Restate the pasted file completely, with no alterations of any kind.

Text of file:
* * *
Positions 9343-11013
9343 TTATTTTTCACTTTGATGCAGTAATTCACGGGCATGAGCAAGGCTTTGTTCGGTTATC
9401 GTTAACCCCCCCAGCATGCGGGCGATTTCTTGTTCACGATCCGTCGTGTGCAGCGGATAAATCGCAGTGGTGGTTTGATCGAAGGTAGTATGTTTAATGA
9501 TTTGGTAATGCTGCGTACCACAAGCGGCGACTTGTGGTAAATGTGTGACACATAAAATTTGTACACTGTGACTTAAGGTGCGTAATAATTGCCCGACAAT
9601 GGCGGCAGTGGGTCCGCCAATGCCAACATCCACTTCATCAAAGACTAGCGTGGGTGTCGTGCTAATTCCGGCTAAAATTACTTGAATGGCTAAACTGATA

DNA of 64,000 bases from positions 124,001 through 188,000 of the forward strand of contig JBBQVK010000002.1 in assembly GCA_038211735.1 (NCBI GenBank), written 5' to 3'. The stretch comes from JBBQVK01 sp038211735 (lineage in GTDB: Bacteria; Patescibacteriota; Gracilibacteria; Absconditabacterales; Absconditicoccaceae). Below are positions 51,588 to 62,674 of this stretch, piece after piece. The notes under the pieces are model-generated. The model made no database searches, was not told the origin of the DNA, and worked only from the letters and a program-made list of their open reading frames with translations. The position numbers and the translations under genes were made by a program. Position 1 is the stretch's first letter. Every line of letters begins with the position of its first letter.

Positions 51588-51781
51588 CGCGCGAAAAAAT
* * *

Positions 9343-11013
9343 TTATTTTTCACTTTGATGCAGTAATTCACGGGCATGAGCAAGGCTTTGTTCGGTTATC
9401 GTTAACCCCCCCAGCATGCGGGCGATTTCTTGTTCACGATCCGTCGTGTGCAGCGGATAAATCGCAGTGGTGGTTTGATCGAAGGTAGTATGTTTAATGA
9501 TTTGGTAATGCTGCGTACCACAAGCGGCGACTTGTGGTAAATGTGTGACACATAAAATTTGTACACTGTGACTTAAGGTGCGTAATAATTGCCCGACAAT
9601 GGCGGCAGTGGGTCCGCCAATGCCAACATCCACTTCATCAAAGACTAGCGTGGGTGTCGTGCTAATTCCGGCTAAAATTACTTGAATGGCTAAACTGATA

DNA of 64,000 bases from positions 124,001 through 188,000 of the forward strand of contig JBBQVK010000002.1 in assembly GCA_038211735.1 (NCBI GenBank), written 5' to 3'. The stretch comes from JBBQVK01 sp038211735 (lineage in GTDB: Bacteria; Patescibacteriota; Gracilibacteria; Absconditabacterales; Absconditicoccaceae). Below are positions 51,588 to 62,674 of this stretch, piece after piece. The notes under the pieces are model-generated. The model made no database searches, was not told the origin of the DNA, and worked only from the letters and a program-made list of their open reading frames with translations. The position numbers and the translations under genes were made by a program. Position 1 is the stretch's first letter. Every line of letters begins with the position of its first letter.

Positions 51588-51781
51588 CGCGCGAAAAAAT